So what’s the deal with weed?
It’s sort of legal, but also not really. It’s a plant … or at least a flower that’s derived from one. Back when it mostly grew out of the ground, it was demonized by Nixon’s DEA as a gateway drug; now that it’s taxable and grown in hulking, byzantine greenhouses, it’s seen as a path to redemption from the opioid epidemic and a road to riches for investors and entrepreneurs.
The sales of legal cannabis are projected to reach somewhere in the realm of $35 billion within the next five years. The actual economic impact of that market could hit $130 billion in that same timeframe. Marijuana startups are cropping up like they were being founded in hydroponic soil and bathed in UV light. Dozens of cannabis companies (mostly based in Canada, since it’s not federally legal in the US) are already available for trading in American markets. Marijuana is fully legal in 15 states (as well as DC) and at least somewhat legal in all but three states.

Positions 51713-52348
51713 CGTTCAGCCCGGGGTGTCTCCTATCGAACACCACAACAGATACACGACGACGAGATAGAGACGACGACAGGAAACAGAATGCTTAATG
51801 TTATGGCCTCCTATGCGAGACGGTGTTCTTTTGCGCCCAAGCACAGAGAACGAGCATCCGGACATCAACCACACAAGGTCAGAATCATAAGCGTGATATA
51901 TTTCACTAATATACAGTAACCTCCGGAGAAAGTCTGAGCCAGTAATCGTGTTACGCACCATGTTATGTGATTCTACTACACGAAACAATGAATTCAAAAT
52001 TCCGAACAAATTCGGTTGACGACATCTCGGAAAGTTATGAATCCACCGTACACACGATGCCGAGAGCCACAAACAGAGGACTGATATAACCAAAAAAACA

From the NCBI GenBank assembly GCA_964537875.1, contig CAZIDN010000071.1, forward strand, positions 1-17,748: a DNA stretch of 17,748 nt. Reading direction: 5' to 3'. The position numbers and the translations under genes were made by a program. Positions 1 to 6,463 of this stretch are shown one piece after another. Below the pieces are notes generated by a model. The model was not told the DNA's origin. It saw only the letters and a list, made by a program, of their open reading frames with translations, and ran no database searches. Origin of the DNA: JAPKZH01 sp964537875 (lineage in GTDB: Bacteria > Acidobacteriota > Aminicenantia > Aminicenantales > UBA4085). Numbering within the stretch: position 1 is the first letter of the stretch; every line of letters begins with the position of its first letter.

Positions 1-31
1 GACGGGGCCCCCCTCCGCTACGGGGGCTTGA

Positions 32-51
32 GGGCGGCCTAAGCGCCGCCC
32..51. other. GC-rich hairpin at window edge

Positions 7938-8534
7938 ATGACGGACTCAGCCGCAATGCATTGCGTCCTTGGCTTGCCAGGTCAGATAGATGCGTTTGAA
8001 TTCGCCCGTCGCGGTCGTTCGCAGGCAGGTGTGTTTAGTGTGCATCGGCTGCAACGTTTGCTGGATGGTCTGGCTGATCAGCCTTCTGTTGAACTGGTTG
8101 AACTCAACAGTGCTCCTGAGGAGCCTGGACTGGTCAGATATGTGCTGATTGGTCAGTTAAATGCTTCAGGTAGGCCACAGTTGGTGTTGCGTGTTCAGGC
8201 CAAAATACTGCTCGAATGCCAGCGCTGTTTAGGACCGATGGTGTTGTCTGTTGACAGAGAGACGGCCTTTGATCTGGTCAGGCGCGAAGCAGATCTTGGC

The green wave is coming. My inbox flows over with PR pitches from upstart marijuana companies and thinkpieces about the industry every week. In my financial news consumption, I hear about cannabis stocks on a near daily basis. In my political reading, I’m constantly reminded of the state-vs.-federal debate that underpins policy and legalization. And in keeping up with social-justice issues, I’m constantly reminded of the ugly and devastating impact marijuana and the war on drugs has had on Black and brown communities across the country.